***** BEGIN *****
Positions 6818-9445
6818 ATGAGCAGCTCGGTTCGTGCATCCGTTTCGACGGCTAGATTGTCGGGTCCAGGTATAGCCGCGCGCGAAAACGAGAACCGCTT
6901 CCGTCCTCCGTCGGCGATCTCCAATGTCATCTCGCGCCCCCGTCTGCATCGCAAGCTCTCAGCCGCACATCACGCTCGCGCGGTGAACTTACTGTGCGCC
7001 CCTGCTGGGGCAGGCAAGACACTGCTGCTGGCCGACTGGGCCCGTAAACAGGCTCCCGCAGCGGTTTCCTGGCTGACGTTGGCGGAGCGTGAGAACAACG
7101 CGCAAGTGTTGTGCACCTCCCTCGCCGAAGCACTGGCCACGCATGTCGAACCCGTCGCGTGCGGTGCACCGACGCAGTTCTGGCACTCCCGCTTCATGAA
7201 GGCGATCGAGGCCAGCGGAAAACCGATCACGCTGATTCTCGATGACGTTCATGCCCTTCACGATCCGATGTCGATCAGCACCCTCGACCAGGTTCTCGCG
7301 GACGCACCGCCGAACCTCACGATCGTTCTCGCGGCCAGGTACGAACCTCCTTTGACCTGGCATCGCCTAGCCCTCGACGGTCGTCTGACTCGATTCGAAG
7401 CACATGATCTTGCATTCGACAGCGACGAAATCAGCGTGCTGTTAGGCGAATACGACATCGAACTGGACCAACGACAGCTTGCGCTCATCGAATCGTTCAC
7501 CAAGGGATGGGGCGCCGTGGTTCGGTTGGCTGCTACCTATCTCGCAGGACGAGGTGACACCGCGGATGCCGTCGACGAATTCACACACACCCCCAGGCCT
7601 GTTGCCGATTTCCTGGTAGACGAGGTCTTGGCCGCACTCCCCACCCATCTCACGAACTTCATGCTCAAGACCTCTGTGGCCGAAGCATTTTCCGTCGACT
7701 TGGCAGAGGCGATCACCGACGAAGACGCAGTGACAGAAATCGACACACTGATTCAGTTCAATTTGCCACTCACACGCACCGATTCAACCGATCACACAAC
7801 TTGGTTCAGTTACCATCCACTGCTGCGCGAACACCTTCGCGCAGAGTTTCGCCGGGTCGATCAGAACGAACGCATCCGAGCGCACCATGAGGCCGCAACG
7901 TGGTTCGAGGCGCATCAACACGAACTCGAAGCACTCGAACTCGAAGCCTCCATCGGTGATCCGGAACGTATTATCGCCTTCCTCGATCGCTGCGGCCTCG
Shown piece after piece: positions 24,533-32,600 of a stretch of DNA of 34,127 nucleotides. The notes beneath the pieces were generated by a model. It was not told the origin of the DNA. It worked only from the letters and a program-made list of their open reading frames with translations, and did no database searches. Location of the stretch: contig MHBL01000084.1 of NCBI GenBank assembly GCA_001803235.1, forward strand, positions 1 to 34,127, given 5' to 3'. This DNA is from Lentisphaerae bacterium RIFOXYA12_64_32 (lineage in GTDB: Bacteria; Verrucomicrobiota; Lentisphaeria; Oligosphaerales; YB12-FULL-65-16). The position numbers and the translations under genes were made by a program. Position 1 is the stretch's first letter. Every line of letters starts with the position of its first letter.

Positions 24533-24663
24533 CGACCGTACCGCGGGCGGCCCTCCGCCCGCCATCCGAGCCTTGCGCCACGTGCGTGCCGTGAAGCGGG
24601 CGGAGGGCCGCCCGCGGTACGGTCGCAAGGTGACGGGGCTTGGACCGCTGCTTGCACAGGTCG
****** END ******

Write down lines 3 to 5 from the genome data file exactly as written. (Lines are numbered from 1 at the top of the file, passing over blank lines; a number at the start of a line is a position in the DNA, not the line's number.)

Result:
6901 CCGTCCTCCGTCGGCGATCTCCAATGTCATCTCGCGCCCCCGTCTGCATCGCAAGCTCTCAGCCGCACATCACGCTCGCGCGGTGAACTTACTGTGCGCC
7001 CCTGCTGGGGCAGGCAAGACACTGCTGCTGGCCGACTGGGCCCGTAAACAGGCTCCCGCAGCGGTTTCCTGGCTGACGTTGGCGGAGCGTGAGAACAACG
7101 CGCAAGTGTTGTGCACCTCCCTCGCCGAAGCACTGGCCACGCATGTCGAACCCGTCGCGTGCGGTGCACCGACGCAGTTCTGGCACTCCCGCTTCATGAA